Editor's Plate: Why a processor of the year?
Are you finding ways to add value to your product? Have you wrung the inefficiencies out of your plants?
By Dave Fusaro, Editor in Chief
There are plenty of accolades in the business world. From “best places to work” to the Malcolm Baldrige Awards to “America’s most admired companies.” Is there room for one more? Is it even necessary?
We think so. In announcing our first Processor of the Year in this issue, we hope there are lessons to be learned in the story of Tyson Foods Inc.
This really could be your story … one day. How many of you are small, family-run outfits? Doing a modern equivalent of driving truckloads of Arkansas chickens to sell in Chicago? Looking for that acquisition or some big break that will rocket you to the top?
Our Processor of the Year criteria
Sound financial performance (including expanding sales and profitability)
Innovative product development
Leading manufacturing technology
Commitment to quality
General industry leadership and service
We have companies large and small among the readers of Food Processing.
While most realistically cannot aspire to be a $26 billion company, we hope there are lessons in the Tyson story that can take you to $26 million, if you’re below that. Or maybe to the $1 billion club.
Are you working hard to become the very best in your niche, as Tyson did with chicken? Are you constantly finding ways to add value to your basic product? Have you wrung the inefficiencies out of your plants?
Your employees may not be as numerous or as disparate as Tyson’s, but are you communicating the company vision to each and every one? (Tyson has a “company values” card printed in seven languages, including Bosnian and Somali.) Are you empowering them to “do whatever the customer wants and we’ll figure it out later,” as John Tyson puts it. Are you looking for emerging leaders at all levels and giving them the additional training and breaks they need to flower?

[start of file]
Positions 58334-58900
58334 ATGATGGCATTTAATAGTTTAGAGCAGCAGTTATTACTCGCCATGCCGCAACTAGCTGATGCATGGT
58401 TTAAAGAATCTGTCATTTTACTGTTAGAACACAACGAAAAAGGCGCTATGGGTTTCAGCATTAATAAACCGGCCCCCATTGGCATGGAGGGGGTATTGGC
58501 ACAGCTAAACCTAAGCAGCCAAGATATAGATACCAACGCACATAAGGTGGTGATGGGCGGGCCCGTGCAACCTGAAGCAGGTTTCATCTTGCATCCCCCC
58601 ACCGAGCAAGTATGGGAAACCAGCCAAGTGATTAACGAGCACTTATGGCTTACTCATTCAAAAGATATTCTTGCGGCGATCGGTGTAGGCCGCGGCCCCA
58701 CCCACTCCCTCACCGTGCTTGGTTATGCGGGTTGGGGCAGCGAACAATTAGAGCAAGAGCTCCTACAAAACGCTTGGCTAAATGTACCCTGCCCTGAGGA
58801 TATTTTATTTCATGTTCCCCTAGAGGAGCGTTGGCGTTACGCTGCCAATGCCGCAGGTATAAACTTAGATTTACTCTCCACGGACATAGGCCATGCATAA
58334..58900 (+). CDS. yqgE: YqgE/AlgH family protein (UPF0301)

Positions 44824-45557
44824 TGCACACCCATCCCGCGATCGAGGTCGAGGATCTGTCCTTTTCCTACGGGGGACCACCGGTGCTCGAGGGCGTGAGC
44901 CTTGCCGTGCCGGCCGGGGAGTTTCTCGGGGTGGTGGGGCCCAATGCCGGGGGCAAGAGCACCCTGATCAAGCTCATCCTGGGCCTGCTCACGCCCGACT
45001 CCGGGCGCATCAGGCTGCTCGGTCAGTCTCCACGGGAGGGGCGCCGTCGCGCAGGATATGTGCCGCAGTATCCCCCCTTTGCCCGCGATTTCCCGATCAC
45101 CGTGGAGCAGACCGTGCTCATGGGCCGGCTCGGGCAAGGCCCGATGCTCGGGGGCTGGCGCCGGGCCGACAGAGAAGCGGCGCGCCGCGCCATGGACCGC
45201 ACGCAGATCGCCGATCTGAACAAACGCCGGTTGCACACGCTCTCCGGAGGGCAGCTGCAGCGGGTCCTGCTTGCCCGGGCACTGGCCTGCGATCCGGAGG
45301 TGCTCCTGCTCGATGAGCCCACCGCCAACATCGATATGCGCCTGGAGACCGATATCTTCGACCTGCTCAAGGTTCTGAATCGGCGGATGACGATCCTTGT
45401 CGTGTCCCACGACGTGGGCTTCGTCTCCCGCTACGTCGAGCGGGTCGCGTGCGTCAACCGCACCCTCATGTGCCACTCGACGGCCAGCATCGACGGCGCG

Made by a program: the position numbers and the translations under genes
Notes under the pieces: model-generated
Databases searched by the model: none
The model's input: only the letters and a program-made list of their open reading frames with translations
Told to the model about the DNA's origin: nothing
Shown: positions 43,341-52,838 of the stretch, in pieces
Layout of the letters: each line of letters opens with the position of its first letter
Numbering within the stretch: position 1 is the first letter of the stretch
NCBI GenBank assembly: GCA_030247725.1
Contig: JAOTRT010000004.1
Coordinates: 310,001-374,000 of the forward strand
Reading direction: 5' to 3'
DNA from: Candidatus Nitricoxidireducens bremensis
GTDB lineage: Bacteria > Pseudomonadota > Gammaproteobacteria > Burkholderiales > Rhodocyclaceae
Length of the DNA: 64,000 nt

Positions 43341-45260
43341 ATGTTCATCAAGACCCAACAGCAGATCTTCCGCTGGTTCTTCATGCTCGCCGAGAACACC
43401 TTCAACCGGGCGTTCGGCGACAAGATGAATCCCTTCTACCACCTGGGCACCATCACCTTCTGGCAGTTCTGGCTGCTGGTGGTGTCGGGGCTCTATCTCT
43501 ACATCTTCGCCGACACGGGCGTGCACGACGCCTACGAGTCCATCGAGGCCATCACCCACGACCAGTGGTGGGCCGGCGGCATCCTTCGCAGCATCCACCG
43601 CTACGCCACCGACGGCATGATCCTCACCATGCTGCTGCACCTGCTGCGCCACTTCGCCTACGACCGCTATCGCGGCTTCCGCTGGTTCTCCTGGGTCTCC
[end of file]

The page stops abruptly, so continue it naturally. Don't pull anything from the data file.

Those are the three approaches in our stories on Tyson. One looks at the overall company: its history, its management, its business mix, its financial success. The second looks at its product development process — how Tyson is moving chicken, beef and pork up the value chain — with focus on its soon-to-be-completed R&D home, the Discovery Center. Finally, we look at perhaps the cornerstone of its lofty position today: its manufacturing prowess.
The biggest North American food company (by our count) also is its biggest manufacturer. Tyson outsources very little. It effectively manages 147 processing plans and 114,000 employees. It adds value the old-fashioned way: by manufacturing those products better than anyone else can.
Despite its size and age, Tyson manages to remain a wonderful combination of aw-shucks Arkansan can-do attitude coupled with modern R&D, manufacturing and marketing tools under a benevolent yet demanding management. We hope it always does.
By the way, the selection process involved all the Food Processing
editors, full-time and contributors, as well as our Editorial Advisory Board.
What will you do over the next few months to get nominated as our 2006 Processor of the Year?